What are you doing this summer?

A question I hate is one, like clockwork, that I find myself answering every year beginning in April and through June. And after summer? It becomes a question in the past tense. I don’t like that question for largely two reasons. Firstly, because I sometimes don’t know what I’m going to be doing and secondly, it’s often not nearly as cool as what others are doing. But even more so because follow up questions almost always lead to the “paid or unpaid” question.

Sheepishly, I would sometimes admit to someone that I am not getting paid, quickly adding that I know I’m very fortunate to be able to have the position. But sometimes, hopefully trying to avoid further conversation, I would be somewhat vague as to my position — hoping that the person won’t ask the question in the first place.

Before I go further, I want to make it clear that I recognize that some people who need to get a paying job might feel uncomfortable in these conversations as they cannot necessarily accept a potentially exciting position because it is unpaid. Here, though, I can only speak to my experiences, and for me, what made me uncomfortable about this question was I had to recognize my privilege.

For the past two summers, I’ve worked at a few law organizations as an unpaid intern, learning extensively about asylum law and the procedure to gain legal status in the United States, as well as observing the workings of different civil courts and the process of eviction cases. Though I am certainly not ready to take the Bar or anything, there is no doubt I have gained valuable experience. And as became evident in interviews for internship positions, my unpaid, stipend positions at the Daily helped me get these jobs. These are experiences I likely would not have had if I needed a full-time paying job throughout the year.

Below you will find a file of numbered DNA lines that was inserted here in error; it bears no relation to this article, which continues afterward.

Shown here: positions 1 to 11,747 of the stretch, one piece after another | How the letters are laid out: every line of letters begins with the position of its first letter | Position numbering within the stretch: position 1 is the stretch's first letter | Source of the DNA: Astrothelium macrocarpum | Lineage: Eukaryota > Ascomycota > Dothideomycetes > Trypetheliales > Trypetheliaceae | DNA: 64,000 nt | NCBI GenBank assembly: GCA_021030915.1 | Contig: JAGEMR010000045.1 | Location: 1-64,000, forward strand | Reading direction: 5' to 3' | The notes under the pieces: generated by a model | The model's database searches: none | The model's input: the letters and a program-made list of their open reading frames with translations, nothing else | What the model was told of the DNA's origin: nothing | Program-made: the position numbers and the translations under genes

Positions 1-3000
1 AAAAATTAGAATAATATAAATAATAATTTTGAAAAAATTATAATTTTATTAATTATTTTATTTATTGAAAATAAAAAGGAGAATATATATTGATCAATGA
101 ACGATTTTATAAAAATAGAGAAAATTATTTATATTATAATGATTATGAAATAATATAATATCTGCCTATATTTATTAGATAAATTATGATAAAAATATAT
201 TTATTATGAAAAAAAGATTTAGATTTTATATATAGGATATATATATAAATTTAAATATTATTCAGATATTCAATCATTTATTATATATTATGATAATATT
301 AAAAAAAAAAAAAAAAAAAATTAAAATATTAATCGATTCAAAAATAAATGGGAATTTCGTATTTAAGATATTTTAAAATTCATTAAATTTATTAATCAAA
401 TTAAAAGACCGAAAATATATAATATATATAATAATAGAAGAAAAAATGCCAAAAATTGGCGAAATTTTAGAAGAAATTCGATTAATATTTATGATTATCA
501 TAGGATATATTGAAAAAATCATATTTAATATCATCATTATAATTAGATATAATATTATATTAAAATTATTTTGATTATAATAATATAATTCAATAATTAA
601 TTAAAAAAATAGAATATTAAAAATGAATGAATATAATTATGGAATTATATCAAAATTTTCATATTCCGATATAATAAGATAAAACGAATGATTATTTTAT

Furthermore, though being enrolled in top schools is still important, recent findings make it clear that something else is often what sets some job candidates apart. Lauren A. Rivera, a researcher at Northwestern University, found that it wasn’t enough for someone to hail from an elite university. Extracurricular activities have become a large part of what recruiters for elite companies are looking for in their interns.

More frequently now than ever before, recruiters are doing what Rivera calls a “secondary screening” — looking for people who have also done “high status, resource-intensive activities” outside of the classroom. And these types of activities, according to Rivera, are most specifically in line with the activities of those who are white and in the upper-middle class. This practice “contributes to a social closure of elite jobs based on socio-economic status.”

The bottom line? Having the ability to partake in extracurricular activities that do not pay, getting unpaid internship experiences that will give them more of a leg up, helps tremendously in the long run. And unfortunately, without change, this structure will continue to perpetuate inequalities, which is especially dire given the studies that show how certain groups of people — especially minorities — disproportionately face financial barriers to these opportunities.

Nonetheless, I am not trying to say that people who work multiple jobs cannot also hold unpaid internships simultaneously. My intent is not to paint a picture that diminishes anyone’s ability to balance many responsibilities. I know many people who have multiple paying jobs and do amazing internships. But even so, there will be some internships that won’t be possible, or they will not get time to do other things and further their interests outside of work and internships. Finances shouldn’t ever be a barrier, but they are, and we need to do something about it.